[PC-BSD Testing] Canonical to boost Ubuntu usability by tackling "papercuts"

Jeff dejamuse at yahoo.com
Mon Jun 15 18:28:25 PDT 2009

Canonical to boost Ubuntu usability by tackling "papercuts"
aims to improve the Ubuntu user experience by fixing a multitude of
minor usability glitches. The project, which is called One Hundred
Paper Cuts, will entail a collaborative effort by Canonical's new
design team and the Ubuntu community to fix one hundred usability bugs
before the release of Ubuntu 9.10.
          Ryan Paul
          | June 15, 2009 - Ars Technica

Canonical, the company behind the popular Ubuntu Linux distribution,
is launching a new project to improve the usability of the platform.
The developers aim to identify and resolve 100 minor bugs that
negatively impact the Ubuntu user experience before the release of the
next major version in October.

The initiative, which is called One Hundred Paper Cuts, will be
implemented by Canonical's new design and user experience team in
collaboration with the Ubuntu community. Canonical's design experts
have called for Ubuntu users to participate by helping to identify
relevant bugs. They are specifically looking for easily fixable bugs
that impact the usability of key system components such as the panels
and file manager. Canonical hopes to boost the overall quality of the
platform by addressing a multitude of subtle issues that developers
would otherwise ignore. Many of the improvements that are applied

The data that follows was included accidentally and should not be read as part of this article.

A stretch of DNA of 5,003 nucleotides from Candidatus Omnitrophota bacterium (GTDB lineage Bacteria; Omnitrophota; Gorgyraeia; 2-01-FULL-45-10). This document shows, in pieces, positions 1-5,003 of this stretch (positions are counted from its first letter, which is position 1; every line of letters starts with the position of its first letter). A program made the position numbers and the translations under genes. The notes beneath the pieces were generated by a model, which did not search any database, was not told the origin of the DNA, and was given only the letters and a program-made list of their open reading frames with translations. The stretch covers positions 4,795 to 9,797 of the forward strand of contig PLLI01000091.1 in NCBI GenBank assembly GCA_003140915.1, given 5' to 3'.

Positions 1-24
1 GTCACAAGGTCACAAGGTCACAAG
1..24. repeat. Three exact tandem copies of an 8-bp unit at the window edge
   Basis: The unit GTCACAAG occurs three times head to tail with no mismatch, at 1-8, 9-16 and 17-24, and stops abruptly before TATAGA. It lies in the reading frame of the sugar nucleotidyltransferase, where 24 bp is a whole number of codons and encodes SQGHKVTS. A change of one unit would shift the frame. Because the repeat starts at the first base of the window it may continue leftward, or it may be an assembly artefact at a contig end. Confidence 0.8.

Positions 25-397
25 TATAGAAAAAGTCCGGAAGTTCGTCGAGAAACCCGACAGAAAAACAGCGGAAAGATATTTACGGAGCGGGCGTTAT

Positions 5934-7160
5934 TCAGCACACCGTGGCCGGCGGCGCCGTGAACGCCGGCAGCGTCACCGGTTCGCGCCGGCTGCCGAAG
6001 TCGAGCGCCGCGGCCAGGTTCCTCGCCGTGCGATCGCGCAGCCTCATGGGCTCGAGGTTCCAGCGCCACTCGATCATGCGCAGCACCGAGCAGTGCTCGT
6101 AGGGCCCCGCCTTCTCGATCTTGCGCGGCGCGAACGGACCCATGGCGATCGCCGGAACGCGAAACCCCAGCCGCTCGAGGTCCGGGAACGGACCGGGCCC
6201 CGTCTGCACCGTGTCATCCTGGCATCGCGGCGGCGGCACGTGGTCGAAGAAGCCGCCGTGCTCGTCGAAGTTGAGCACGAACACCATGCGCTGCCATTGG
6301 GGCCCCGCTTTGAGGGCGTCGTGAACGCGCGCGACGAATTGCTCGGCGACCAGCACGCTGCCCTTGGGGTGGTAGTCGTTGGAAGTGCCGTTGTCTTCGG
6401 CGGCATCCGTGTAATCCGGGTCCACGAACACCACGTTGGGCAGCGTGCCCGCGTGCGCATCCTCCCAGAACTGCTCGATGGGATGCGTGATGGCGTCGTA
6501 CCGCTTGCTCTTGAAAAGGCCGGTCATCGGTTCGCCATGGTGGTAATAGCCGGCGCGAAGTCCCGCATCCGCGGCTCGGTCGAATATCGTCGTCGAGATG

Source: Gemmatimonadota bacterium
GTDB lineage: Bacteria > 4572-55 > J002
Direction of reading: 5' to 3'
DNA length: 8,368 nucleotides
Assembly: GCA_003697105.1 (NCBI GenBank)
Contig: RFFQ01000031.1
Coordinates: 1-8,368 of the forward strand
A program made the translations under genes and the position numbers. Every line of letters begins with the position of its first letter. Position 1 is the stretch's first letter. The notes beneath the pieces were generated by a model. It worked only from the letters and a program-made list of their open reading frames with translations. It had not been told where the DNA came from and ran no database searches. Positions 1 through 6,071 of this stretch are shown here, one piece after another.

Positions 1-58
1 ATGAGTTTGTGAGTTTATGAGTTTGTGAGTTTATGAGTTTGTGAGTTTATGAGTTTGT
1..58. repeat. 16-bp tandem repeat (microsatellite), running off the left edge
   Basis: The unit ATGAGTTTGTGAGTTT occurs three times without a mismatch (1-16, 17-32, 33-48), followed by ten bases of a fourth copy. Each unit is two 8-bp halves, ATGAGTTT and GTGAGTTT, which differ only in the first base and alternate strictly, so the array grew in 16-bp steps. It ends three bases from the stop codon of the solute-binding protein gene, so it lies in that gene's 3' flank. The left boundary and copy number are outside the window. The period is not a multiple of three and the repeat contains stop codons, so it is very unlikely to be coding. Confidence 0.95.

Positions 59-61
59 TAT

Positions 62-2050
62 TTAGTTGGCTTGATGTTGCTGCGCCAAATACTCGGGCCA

through this effort will directly benefit upstream projects.

Canonical began assembling
a team of professional designers last year to lead a broad
community-driven usability initiative called Project Ayatana. The new
One Hundred Paper Cuts initiative is one of several strategies that
comprises Ayatana. Another major facet of Ayatana is Canonical's experimental notification system,
which was introduced in Ubuntu 9.04. During this development cycle, the
new notification system will receive additional improvements as the
design team simultaneously tackles the papercuts.

David Siegel, the developer of the popular GNOME-Do launcher,
recently joined Canonical as part of the user experience and design
team. In his blog, he describes the function of the One Hundred Paper Cuts project and provides more specific insight into what kind of issues are classified as papercuts.

"If some small usability detail has been bothering you release after
release, now is your chance to step up and get it the attention it
deserves," he wrote. "If we can find and heal one hundred paper cuts,
Ubuntu 9.10 will surely be the most usable release of Ubuntu yet."

Users can participate by reporting bugs and flagging them as
papercuts in Ubuntu's Launchpad development site. As Siegel points out
in his blog, this is a great way for new contributors to get involved
in the process of improving Ubuntu. Users can also help by
participating in the Ubuntu 9.04 usability study. If the papercut project is successful, Siegel says, it might be reiterated during future development cycles.

Many of us who are experienced Linux users have become so accustomed
to ignoring minor glitches that such problems practically become
invisible. The result is that there are a lot of really subtle
deficiencies that have long been overlooked by developers but are
immensely frustrating to new users. The One Hundred Paper Cuts project
looks like an effective way to overcome this challenge and smooth out
some of Ubuntu's rough edges.

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